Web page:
Navy Vice Admiral Borisov: NATO submarines have nothing to do with the death of the Kursk
appointment, vice-admiral of the reserve of the Russian Navy, doctor of technical sciences, professor Tengiz Borisov told “Lente.ru” that NATO submarines have nothing in common with the death of “Kursk”. Earlier, the ex-commander of the Northern Fleet, Admiral Vyacheslav Popov, reiterated this version of the disaster that occurred on August 12, 2000 during an exercise in the Barents Sea.
“Firstly, the submarine was sailing in a straight line at periscope depth, the acoustics, thank God, are excellent there, and the submariners could not allow such an approach with someone else's boat. Secondly, at an insignificant speed at which the submarine was sailing, such catastrophic consequences could not have occurred in a collision, “Vice Admiral Borisov replied.
He also disagreed with Popov's statement that the submarine” nodded. ”
“The boat, after the first explosion, continued to go in a straight line at the same depth, and only after the second catastrophic explosion did it dive down, because the boat sank with the pull-out devices raised. If the boat had started to dive right after the bow was damaged and the first compartment began to flood, the automatics would have worked and the retractable devices would have sank to a depth of about 25-20 meters, “Borisov explained.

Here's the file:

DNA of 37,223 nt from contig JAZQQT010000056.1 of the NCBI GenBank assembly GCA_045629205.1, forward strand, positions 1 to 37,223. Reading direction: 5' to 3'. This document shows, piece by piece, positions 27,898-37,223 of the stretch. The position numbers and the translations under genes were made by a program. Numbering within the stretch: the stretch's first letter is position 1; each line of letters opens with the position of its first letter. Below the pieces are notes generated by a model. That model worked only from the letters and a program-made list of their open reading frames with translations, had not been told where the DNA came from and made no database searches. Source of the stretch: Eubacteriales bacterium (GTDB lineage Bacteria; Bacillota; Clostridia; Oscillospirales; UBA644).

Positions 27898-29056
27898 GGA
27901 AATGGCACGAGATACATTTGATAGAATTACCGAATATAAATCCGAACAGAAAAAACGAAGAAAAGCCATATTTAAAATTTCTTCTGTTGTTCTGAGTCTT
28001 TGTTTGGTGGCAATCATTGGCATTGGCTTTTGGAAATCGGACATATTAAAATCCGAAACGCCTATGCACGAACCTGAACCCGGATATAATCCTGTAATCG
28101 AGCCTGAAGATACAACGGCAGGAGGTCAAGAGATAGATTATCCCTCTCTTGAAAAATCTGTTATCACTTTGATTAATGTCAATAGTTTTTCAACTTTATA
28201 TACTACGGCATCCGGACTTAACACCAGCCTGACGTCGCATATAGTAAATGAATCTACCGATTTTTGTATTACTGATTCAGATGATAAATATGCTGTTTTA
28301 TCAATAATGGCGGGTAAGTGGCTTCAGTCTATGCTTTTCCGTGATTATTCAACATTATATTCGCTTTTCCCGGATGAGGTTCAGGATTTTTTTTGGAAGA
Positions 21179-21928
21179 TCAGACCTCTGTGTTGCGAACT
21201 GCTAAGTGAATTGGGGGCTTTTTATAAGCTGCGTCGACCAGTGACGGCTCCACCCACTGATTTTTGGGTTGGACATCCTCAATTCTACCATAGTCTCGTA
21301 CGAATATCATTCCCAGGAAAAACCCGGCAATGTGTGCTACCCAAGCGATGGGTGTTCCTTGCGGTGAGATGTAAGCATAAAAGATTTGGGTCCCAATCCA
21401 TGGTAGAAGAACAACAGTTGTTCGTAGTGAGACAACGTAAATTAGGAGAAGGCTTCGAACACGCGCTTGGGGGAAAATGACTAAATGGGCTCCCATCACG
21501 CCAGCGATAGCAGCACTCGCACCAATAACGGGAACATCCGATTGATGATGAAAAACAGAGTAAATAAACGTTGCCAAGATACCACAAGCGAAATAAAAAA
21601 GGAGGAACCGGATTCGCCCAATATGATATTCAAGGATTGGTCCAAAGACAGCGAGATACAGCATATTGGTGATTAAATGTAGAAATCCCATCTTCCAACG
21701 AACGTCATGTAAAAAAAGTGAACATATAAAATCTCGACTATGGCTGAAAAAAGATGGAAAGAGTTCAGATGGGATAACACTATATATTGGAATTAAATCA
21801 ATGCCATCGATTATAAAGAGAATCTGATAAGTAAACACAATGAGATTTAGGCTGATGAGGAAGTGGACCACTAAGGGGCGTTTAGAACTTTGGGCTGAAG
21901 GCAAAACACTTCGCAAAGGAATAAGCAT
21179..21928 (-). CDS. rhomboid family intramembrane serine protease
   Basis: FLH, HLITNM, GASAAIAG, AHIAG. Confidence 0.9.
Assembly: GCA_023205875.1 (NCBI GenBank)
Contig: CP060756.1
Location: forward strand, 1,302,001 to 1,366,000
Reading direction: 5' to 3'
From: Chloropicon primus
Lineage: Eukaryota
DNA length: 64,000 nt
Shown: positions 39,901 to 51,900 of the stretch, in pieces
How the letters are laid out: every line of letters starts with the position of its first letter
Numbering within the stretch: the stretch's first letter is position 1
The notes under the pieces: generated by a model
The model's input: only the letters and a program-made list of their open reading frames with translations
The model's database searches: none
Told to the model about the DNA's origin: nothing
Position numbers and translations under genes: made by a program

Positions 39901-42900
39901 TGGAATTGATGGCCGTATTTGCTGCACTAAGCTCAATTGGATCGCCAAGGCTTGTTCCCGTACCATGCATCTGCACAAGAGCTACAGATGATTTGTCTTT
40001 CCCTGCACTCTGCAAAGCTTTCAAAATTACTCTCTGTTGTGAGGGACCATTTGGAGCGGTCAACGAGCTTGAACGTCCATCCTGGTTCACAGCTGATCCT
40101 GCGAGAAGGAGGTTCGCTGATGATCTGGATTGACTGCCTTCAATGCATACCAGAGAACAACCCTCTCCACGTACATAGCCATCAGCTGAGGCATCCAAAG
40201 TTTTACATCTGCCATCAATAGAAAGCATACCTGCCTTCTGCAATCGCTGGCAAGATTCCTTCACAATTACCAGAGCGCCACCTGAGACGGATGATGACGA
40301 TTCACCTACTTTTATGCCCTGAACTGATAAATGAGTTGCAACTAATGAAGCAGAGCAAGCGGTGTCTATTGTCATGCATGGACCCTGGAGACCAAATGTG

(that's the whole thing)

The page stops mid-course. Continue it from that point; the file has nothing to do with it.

In his opinion, not and Popov's thesis that the NATO submarine, which the Kursk allegedly collided with, was lying nearby and emitting an SOS signal with knocks, as the American submarines, as well as the Russian ones, do not have such devices.
I would not attach any importance to what Popov said at all. This is intended for ordinary people, people who are very far from the submarine fleet and do not understand anything about this. He says a lot of things that are far-fetched, to put it mildly
Tengiz Borisov, former chairman of the Special Purpose Underwater Work Committee, Vice Admiral of the Reserve of the Russian Navy
we are really not brilliant, probably one of the worst in recent years, so he apparently decided to seize the moment and blame everything on the Americans, “Borisov summed up.
118 sailors were killed in the Kursk crash … According to a report by the Prosecutor General's Office, the cause of the disaster was a torpedo explosion caused by a leak of fuel components. The version presented by Admiral Popov about a possible collision of the Kursk with a foreign submarine was put forward by him in November 2000, three months after the death of the submarine, but no confirmation was found. During the investigation, Popov continued to command the Northern Fleet and was removed from office only on December 1, 2001 with the wording “for serious omissions in organizing the fleet's daily and combat training activities.”